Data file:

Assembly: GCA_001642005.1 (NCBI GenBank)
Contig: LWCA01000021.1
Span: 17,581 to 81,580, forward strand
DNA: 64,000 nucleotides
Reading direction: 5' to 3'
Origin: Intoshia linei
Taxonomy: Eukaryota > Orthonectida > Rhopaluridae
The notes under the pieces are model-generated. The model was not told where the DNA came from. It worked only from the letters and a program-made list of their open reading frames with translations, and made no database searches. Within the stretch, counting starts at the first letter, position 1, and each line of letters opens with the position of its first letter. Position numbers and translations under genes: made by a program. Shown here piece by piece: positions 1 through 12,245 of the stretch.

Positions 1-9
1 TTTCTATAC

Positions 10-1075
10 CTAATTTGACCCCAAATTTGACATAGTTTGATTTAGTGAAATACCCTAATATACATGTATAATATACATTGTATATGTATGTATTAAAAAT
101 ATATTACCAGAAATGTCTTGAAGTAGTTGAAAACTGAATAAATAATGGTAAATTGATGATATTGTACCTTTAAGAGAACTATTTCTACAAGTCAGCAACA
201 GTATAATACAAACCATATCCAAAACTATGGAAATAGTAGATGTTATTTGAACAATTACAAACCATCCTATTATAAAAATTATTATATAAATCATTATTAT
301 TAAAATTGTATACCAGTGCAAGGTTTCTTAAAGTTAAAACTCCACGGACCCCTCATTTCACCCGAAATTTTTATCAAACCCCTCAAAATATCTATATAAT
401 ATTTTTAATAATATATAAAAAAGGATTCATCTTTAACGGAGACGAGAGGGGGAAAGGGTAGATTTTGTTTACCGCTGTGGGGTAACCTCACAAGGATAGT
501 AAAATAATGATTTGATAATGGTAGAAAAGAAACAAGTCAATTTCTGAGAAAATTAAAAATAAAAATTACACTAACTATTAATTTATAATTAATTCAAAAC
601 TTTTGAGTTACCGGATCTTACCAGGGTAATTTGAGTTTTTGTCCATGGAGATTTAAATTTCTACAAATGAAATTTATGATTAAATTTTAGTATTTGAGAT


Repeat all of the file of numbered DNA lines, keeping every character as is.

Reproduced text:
Assembly: GCA_001642005.1 (NCBI GenBank)
Contig: LWCA01000021.1
Span: 17,581 to 81,580, forward strand
DNA: 64,000 nucleotides
Reading direction: 5' to 3'
Origin: Intoshia linei
Taxonomy: Eukaryota > Orthonectida > Rhopaluridae
The notes under the pieces are model-generated. The model was not told where the DNA came from. It worked only from the letters and a program-made list of their open reading frames with translations, and made no database searches. Within the stretch, counting starts at the first letter, position 1, and each line of letters opens with the position of its first letter. Position numbers and translations under genes: made by a program. Shown here piece by piece: positions 1 through 12,245 of the stretch.

Positions 1-9
1 TTTCTATAC

Positions 10-1075
10 CTAATTTGACCCCAAATTTGACATAGTTTGATTTAGTGAAATACCCTAATATACATGTATAATATACATTGTATATGTATGTATTAAAAAT
101 ATATTACCAGAAATGTCTTGAAGTAGTTGAAAACTGAATAAATAATGGTAAATTGATGATATTGTACCTTTAAGAGAACTATTTCTACAAGTCAGCAACA
201 GTATAATACAAACCATATCCAAAACTATGGAAATAGTAGATGTTATTTGAACAATTACAAACCATCCTATTATAAAAATTATTATATAAATCATTATTAT
301 TAAAATTGTATACCAGTGCAAGGTTTCTTAAAGTTAAAACTCCACGGACCCCTCATTTCACCCGAAATTTTTATCAAACCCCTCAAAATATCTATATAAT
401 ATTTTTAATAATATATAAAAAAGGATTCATCTTTAACGGAGACGAGAGGGGGAAAGGGTAGATTTTGTTTACCGCTGTGGGGTAACCTCACAAGGATAGT
501 AAAATAATGATTTGATAATGGTAGAAAAGAAACAAGTCAATTTCTGAGAAAATTAAAAATAAAAATTACACTAACTATTAATTTATAATTAATTCAAAAC
601 TTTTGAGTTACCGGATCTTACCAGGGTAATTTGAGTTTTTGTCCATGGAGATTTAAATTTCTACAAATGAAATTTATGATTAAATTTTAGTATTTGAGAT